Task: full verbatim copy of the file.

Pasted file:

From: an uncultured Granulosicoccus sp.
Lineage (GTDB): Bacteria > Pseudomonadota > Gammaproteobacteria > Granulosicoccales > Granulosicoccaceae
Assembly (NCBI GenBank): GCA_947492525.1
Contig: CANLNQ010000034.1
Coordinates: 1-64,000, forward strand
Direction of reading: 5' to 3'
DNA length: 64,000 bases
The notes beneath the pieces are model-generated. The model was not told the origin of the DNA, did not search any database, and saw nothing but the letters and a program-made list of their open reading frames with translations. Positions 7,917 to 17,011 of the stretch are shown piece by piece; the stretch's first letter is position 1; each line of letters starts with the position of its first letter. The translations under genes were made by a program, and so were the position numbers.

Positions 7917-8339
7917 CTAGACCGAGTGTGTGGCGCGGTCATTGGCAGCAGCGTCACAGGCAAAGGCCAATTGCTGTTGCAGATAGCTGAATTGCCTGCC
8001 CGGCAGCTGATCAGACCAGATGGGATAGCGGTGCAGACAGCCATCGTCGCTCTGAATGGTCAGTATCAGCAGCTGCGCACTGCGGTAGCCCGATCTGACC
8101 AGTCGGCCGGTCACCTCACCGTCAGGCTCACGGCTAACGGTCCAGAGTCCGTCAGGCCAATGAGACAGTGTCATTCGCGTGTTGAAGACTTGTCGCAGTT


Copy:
From: an uncultured Granulosicoccus sp.
Lineage (GTDB): Bacteria > Pseudomonadota > Gammaproteobacteria > Granulosicoccales > Granulosicoccaceae
Assembly (NCBI GenBank): GCA_947492525.1
Contig: CANLNQ010000034.1
Coordinates: 1-64,000, forward strand
Direction of reading: 5' to 3'
DNA length: 64,000 bases
The notes beneath the pieces are model-generated. The model was not told the origin of the DNA, did not search any database, and saw nothing but the letters and a program-made list of their open reading frames with translations. Positions 7,917 to 17,011 of the stretch are shown piece by piece; the stretch's first letter is position 1; each line of letters starts with the position of its first letter. The translations under genes were made by a program, and so were the position numbers.

Positions 7917-8339
7917 CTAGACCGAGTGTGTGGCGCGGTCATTGGCAGCAGCGTCACAGGCAAAGGCCAATTGCTGTTGCAGATAGCTGAATTGCCTGCC
8001 CGGCAGCTGATCAGACCAGATGGGATAGCGGTGCAGACAGCCATCGTCGCTCTGAATGGTCAGTATCAGCAGCTGCGCACTGCGGTAGCCCGATCTGACC
8101 AGTCGGCCGGTCACCTCACCGTCAGGCTCACGGCTAACGGTCCAGAGTCCGTCAGGCCAATGAGACAGTGTCATTCGCGTGTTGAAGACTTGTCGCAGTT